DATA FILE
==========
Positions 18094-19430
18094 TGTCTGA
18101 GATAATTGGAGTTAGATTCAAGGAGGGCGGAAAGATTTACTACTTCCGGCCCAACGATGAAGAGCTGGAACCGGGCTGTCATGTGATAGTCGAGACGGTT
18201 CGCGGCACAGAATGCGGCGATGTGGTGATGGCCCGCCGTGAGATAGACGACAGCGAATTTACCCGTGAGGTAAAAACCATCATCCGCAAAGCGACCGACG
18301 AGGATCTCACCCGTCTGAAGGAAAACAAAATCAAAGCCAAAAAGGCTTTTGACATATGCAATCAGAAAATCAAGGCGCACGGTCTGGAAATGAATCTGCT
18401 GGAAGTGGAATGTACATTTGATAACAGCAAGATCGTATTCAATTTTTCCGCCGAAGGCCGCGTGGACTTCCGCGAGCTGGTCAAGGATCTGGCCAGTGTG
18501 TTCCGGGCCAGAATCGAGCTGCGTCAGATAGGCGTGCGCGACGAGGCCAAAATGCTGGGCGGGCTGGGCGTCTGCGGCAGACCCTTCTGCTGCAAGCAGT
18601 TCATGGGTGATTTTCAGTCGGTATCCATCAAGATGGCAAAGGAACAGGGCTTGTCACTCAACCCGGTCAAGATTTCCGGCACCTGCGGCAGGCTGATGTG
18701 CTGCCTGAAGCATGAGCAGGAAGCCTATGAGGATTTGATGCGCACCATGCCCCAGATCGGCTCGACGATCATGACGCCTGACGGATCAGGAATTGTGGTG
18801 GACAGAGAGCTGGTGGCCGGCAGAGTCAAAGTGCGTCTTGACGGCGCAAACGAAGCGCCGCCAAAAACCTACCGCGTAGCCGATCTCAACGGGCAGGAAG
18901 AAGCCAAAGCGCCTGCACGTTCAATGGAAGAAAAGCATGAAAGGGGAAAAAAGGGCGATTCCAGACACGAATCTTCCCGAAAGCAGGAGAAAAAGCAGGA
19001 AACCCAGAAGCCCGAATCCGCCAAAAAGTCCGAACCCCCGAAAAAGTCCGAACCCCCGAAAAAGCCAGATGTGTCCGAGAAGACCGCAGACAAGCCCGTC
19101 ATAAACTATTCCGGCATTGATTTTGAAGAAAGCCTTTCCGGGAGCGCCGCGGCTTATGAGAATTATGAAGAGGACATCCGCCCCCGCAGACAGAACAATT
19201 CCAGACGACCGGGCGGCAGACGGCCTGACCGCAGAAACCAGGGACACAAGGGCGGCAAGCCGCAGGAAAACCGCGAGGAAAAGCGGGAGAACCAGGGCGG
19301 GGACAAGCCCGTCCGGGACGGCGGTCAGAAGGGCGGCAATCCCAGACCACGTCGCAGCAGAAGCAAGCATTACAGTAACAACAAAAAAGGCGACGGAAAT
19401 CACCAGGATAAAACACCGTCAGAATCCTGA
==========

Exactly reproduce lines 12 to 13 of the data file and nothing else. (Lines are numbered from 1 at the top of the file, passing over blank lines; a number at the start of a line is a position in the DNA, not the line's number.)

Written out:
19001 AACCCAGAAGCCCGAATCCGCCAAAAAGTCCGAACCCCCGAAAAAGTCCGAACCCCCGAAAAAGCCAGATGTGTCCGAGAAGACCGCAGACAAGCCCGTC
19101 ATAAACTATTCCGGCATTGATTTTGAAGAAAGCCTTTCCGGGAGCGCCGCGGCTTATGAGAATTATGAAGAGGACATCCGCCCCCGCAGACAGAACAATT